• Preventing and preparing for risks: Jeremy highlighted that to effectively build MSME resilience, instead of just paying claims after the risks happen, insurers should look at ways to prevent and prepare for risks. For instance, Mix Telematics tracks drivers' driving behaviors and offers telematics solutions bundled with insurance solutions, combining prevention with the response. Parcyl provides sensors that track goods while they're in transit, ensuring the atmospheric conditions inside those containers remain at an acceptable level, which decreases the risks that insurers need to face in the cold chain storage. Similarly, Lumkani offers the early warning for fire. Furthermore, to develop a systematic MSME resilience, insurers should also think more about the recovery, including both financial recovery and mental health recovery, especially during the COVID-19 pandemic.  
Cyber, automotive, and parametric agricultural insurance solutions

Swiss Re Group, one of the world’s leading providers of reinsurance, insurance, and other forms of insurance-based risk transfer, is very active in driving technology innovation and risk and data services innovation. It is a specialist in a numer of areas relevant to SMEs, including cyber insurance, property insurance, automotive insurance, and parametric insurance. Pranav Pasricha, the Global Head P&C Solutions for Swiss Re Group, indicated that insurance is becoming more agile, driven by new risks and the reshaping of the value chain.  

  • Cyber insurance. As more and more businesses are conducted digitally, cyber risk becomes an essential business risk, especially when a company obtains confidential information. Swiss Re Group provides solutions that serve SMEs, covering a wide variety of cybercrime, cyber damage, and digital business interruption scenarios.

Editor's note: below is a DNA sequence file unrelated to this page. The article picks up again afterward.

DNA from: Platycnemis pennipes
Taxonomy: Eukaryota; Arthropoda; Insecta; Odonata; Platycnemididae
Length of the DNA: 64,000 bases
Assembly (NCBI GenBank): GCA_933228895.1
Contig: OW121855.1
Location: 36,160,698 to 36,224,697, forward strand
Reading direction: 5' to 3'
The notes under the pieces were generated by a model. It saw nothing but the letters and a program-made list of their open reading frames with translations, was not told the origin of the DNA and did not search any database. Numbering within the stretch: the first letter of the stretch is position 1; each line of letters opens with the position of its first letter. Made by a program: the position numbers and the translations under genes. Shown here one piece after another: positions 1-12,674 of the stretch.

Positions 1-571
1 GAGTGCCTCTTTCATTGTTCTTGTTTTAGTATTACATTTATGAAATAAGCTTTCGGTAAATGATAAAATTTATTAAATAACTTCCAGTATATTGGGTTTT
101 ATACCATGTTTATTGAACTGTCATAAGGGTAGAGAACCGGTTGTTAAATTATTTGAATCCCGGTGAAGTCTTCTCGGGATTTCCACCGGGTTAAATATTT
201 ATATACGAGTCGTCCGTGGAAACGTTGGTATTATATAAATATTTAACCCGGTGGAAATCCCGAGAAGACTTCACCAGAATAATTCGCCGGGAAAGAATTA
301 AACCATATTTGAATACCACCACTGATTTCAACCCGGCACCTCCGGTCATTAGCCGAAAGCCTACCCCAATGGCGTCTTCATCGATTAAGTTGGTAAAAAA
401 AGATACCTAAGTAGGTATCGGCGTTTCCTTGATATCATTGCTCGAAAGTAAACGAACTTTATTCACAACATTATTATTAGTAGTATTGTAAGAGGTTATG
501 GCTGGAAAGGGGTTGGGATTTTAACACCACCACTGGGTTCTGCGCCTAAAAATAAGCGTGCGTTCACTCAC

• Parametric insurance. Swiss Re’s parametric insurance Solutions insurers build products that allow customers impacted by events like earthquake, wind and rainfall, or even flight delay to get paid without lodging a claim or doing detailed damage assessment. The company’s digital platforms enable simpler, faster, and more reliable insurance to make cover accessible to more of the world's population.  

  • Automotive insurance. Pranav Pasricha also introduced their automotive insurance during his presentation. Swiss Re's Advanced Driver Assistance Systems (ADAS) Risk Score helps Insurers adjust their rates in line with safety features of each vehicle and its Telematics solution helps provide cheaper insurance rates to good drivers. As use of more advanced, autonomous and electric vehicles increases, the industry needs to adjust to offer suitable products. In the long term the industry has to come up with Solutions to address coverage for accidents caused by the driver and the Car's software.